Posted on August 9, 2012
Small business lending has grown steadily since the end of the recession. The Thomson Reuters/PayNet index focuses on loans to borrowers with total indebtedness under $1 million. In a related story it was reported that preliminary June data not reflected in the chart above shows a sharp 5% drop in small business lending. The article paints a rather gloomy picture for small businesses and the economy as a whole.
PayNet President William Phelan explained, “Businesses and bankers should prepare for more slowdown. Now might be the time to consider adding capital. Credit supply is high and interest rates are incredibly low.” Phelan added “banks should strengthen credit quality to prepare for further slowdown. Stress Tests show that a full blown recession means small business failures could triple.”
According to Paynet the Thomson Reuters/PayNet Small Business Lending Index (SBLI) measures the volume of new commercial loans and leases to small businesses indexed so that January 2005 equals 100. Because small businesses generally respond to changes in economic conditions more rapidly than larger businesses do, the SBLI serves as a leading indicator of the economy. The index is a highly correlated leading indicator of the GDP by 2 to 5 months.
There is some good news in the report. Small businesses have been steadily improving their balance sheets since the beginning of the recession and loan delinquencies are at historically very low levels, with severe delinquencies much lower than 2005 the first year for which data is available. However, the report goes on to say that small business investment rates are lower than in 2005 as companies pay down debt and build cash. Banks are under-loaned with loan to deposit ratios of 60-70% and are competing hard for the few high quality loans that are available. While businesses are being cautious in this difficult … read the rest
Categories: Alternative Financing, Asset Based Loans, Bank Credit, Bank Loans, Banking, Banks, Business Survival, Commercial Loans, Community Banks, Entrepreneur, Financial Services, Revenue Based Loans, Small Business
Tags: Tags: Asset Based Lenders, Asset Based Lending, Asset Based Loans, Business Financing, Business Owners, Business Survival, Community Banks, Economic Stimulus, Entrepreneurs, Federal Reserve, Merchant Cash Advance, Revenue Based Financing, Small business
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Posted on June 12, 2012
America needs jobs! That’s a point where there is universal agreement among the political parties. So much so that Congress overwhelmingly passed the Jumpstart Our Business Startups (JOBS) Act; 390 to 23 in the House and 73 to 26 in the Senate. My suspicion is the most of those voting for the Act had little idea of how far-reaching the effects of the JOBS Act might be.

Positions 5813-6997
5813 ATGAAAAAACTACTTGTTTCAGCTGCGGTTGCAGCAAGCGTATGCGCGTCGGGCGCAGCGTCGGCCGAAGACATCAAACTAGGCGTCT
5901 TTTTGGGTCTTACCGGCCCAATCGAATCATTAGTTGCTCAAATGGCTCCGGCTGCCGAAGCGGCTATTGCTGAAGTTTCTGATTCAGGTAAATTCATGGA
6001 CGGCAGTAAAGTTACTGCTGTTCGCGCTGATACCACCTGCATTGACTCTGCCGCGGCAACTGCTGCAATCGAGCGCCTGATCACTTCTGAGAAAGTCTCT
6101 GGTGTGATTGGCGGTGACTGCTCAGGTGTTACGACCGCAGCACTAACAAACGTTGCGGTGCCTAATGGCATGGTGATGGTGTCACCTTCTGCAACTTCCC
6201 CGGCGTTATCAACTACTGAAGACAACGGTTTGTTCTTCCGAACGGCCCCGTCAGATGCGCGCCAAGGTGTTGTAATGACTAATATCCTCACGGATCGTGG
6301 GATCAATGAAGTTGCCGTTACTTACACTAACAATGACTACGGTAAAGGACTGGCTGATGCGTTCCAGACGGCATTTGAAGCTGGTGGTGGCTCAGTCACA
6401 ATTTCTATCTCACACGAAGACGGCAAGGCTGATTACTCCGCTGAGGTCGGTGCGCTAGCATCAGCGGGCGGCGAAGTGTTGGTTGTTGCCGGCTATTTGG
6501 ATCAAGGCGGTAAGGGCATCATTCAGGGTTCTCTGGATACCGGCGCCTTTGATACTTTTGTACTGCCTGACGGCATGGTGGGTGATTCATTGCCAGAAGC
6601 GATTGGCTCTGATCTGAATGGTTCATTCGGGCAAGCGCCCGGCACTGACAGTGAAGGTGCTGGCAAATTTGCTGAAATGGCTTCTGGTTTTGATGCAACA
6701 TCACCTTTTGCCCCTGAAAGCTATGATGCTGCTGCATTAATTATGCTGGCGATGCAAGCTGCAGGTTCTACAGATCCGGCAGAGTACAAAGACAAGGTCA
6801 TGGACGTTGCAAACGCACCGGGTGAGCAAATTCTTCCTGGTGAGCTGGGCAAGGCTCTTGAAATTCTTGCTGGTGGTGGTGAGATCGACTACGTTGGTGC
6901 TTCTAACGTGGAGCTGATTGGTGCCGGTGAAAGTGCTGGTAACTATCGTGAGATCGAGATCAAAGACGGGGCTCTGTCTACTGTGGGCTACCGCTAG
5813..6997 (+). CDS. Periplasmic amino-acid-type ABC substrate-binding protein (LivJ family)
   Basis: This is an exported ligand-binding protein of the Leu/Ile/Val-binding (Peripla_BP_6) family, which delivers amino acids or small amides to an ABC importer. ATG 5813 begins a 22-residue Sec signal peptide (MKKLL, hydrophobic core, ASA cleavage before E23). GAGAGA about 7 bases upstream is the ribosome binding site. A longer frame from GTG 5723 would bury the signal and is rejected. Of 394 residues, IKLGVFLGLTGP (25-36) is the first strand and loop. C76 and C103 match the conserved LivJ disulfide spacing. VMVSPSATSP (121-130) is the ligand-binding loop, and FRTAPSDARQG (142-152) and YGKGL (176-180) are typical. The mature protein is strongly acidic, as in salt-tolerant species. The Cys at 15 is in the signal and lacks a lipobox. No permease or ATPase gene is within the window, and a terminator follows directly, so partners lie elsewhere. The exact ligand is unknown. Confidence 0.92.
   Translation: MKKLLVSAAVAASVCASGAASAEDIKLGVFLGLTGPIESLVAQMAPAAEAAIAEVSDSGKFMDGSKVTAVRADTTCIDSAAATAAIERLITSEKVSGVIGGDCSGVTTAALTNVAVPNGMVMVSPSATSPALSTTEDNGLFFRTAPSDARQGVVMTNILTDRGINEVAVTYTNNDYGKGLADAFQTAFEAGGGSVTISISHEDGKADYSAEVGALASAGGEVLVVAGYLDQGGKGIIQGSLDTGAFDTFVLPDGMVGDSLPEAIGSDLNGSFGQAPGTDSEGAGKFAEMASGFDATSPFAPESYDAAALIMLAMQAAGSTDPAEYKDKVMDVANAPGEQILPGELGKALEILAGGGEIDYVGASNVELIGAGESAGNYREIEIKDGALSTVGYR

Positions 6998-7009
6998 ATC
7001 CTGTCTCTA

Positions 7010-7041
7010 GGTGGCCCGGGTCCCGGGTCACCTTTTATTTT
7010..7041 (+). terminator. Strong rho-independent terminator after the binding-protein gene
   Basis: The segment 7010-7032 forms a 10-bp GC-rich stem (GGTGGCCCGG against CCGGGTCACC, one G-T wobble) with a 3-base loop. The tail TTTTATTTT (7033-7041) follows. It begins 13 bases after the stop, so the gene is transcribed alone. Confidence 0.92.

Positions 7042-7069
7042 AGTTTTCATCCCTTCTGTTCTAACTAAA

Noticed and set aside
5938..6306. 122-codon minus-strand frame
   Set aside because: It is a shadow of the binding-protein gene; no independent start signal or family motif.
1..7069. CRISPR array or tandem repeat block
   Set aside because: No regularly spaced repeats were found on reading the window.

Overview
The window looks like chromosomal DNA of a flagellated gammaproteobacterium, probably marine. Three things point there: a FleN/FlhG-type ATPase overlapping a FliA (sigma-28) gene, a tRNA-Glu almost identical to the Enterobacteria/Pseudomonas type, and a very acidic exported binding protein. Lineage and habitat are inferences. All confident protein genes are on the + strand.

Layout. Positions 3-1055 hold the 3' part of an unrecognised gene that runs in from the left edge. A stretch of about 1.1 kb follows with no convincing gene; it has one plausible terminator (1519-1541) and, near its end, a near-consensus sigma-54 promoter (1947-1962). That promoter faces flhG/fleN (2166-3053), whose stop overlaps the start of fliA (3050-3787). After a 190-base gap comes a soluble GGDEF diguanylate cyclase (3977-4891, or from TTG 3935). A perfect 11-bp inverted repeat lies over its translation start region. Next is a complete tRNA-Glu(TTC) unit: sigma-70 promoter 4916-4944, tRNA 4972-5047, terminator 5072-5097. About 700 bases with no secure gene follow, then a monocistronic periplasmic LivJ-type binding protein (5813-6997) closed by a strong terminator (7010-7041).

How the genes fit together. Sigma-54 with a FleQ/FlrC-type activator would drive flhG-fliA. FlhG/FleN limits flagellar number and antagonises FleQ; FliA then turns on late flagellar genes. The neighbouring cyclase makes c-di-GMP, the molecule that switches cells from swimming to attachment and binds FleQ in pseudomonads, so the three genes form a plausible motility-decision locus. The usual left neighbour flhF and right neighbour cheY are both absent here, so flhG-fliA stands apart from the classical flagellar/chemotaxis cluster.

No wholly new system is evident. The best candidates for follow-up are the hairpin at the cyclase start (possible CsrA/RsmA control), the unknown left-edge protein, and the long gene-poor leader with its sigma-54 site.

The JOBS Act may represent the most radical change in how securities can be privately sold and business capital can be raised from private investors since the securities laws were passed in the 1930s. Under the JOBS Act most of the restrictions with regard to solicitation that have impeded the growth of a vibrant private placement capital market among accredited investors (i.e. those with liquid net worth over $1 million or incomes over $200,000) have now been removed.
The devil is always in the details and SEC regulations promulgated under the Act could potentially curtail some of its impact. As written, the JOBS Act has the potential to democratize the financing of business growth in a very dramatic and potentially unintended manner. By removing many, if not most, of the restrictions on accredited investors seeking to invest in small companies, the JOBS Act provides a basis for many innovative new vehicles for small business financing to blossom.
While most of the commentary around the JOBS Act focuses on funding of startups, the real financing need is to support the expansion of the rapidly growing mid-sized companies that, according to the National Bureau of Economic Research, provide the engine for new jobs in America. These companies typically have progressed past the startup stage. They may have 20-50 employees and several million dollars of revenue, with the potential to grow to hundreds if not thousands of employees as … read the rest
Categories: Alternative Financing, Asset Based Loans, Bank Credit, Bank Loans, Banking, Banks, Business Acquisition, Business Sale, Commercial Loans, Community Banks, Financial Services, Growth Equity Financing, Investment Banking, Junior Capital, M&A, Mergers, Mergers and Acquisitions, Mezzanine Debt, Middle Market, Private Equity
Tags: Tags: Asset Based Lenders, Asset Based Lending, Asset Based Loans, Bank Lending, Bank Loans, Banks, Business Sale, Community Banks, Entrepreneur, Entrepreneurs, M&A, Mergers, Mezzanine Debt, Private Equity, Senior Debt, Shadow Banking System, Small business, Speicalty Finance Company
Posted on January 24, 2012
Over the years one of the best indicators of M&A activity has been what I call the Free Lunch Index. I live in Memphis, normally not a hotbed of middle market M&A activity. That’s why my practice is national in scope. When banks or private equity groups do come to town looking for deals, I often get a call for lunch, breakfast or coffee.